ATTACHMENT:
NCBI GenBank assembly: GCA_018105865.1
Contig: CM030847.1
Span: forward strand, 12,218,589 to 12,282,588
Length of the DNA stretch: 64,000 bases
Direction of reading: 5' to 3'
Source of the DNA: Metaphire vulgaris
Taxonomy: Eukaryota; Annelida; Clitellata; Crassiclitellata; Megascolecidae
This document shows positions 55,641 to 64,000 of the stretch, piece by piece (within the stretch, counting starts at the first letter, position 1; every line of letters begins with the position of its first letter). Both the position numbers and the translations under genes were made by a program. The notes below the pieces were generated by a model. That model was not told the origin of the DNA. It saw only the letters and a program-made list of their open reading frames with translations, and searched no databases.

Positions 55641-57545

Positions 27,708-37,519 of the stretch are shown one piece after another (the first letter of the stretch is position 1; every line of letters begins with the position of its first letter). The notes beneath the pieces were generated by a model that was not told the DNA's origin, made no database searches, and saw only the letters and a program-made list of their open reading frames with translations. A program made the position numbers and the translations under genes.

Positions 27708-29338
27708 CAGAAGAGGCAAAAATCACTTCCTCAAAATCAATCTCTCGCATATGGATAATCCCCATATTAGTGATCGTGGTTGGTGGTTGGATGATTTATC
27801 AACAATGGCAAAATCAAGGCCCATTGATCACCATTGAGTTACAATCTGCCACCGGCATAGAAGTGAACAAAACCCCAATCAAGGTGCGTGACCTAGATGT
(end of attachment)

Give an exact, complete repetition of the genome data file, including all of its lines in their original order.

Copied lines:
NCBI GenBank assembly: GCA_018105865.1
Contig: CM030847.1
Span: forward strand, 12,218,589 to 12,282,588
Length of the DNA stretch: 64,000 bases
Direction of reading: 5' to 3'
Source of the DNA: Metaphire vulgaris
Taxonomy: Eukaryota; Annelida; Clitellata; Crassiclitellata; Megascolecidae
This document shows positions 55,641 to 64,000 of the stretch, piece by piece (within the stretch, counting starts at the first letter, position 1; every line of letters begins with the position of its first letter). Both the position numbers and the translations under genes were made by a program. The notes below the pieces were generated by a model. That model was not told the origin of the DNA. It saw only the letters and a program-made list of their open reading frames with translations, and searched no databases.

Positions 55641-57545

Positions 27,708-37,519 of the stretch are shown one piece after another (the first letter of the stretch is position 1; every line of letters begins with the position of its first letter). The notes beneath the pieces were generated by a model that was not told the DNA's origin, made no database searches, and saw only the letters and a program-made list of their open reading frames with translations. A program made the position numbers and the translations under genes.

Positions 27708-29338
27708 CAGAAGAGGCAAAAATCACTTCCTCAAAATCAATCTCTCGCATATGGATAATCCCCATATTAGTGATCGTGGTTGGTGGTTGGATGATTTATC
27801 AACAATGGCAAAATCAAGGCCCATTGATCACCATTGAGTTACAATCTGCCACCGGCATAGAAGTGAACAAAACCCCAATCAAGGTGCGTGACCTAGATGT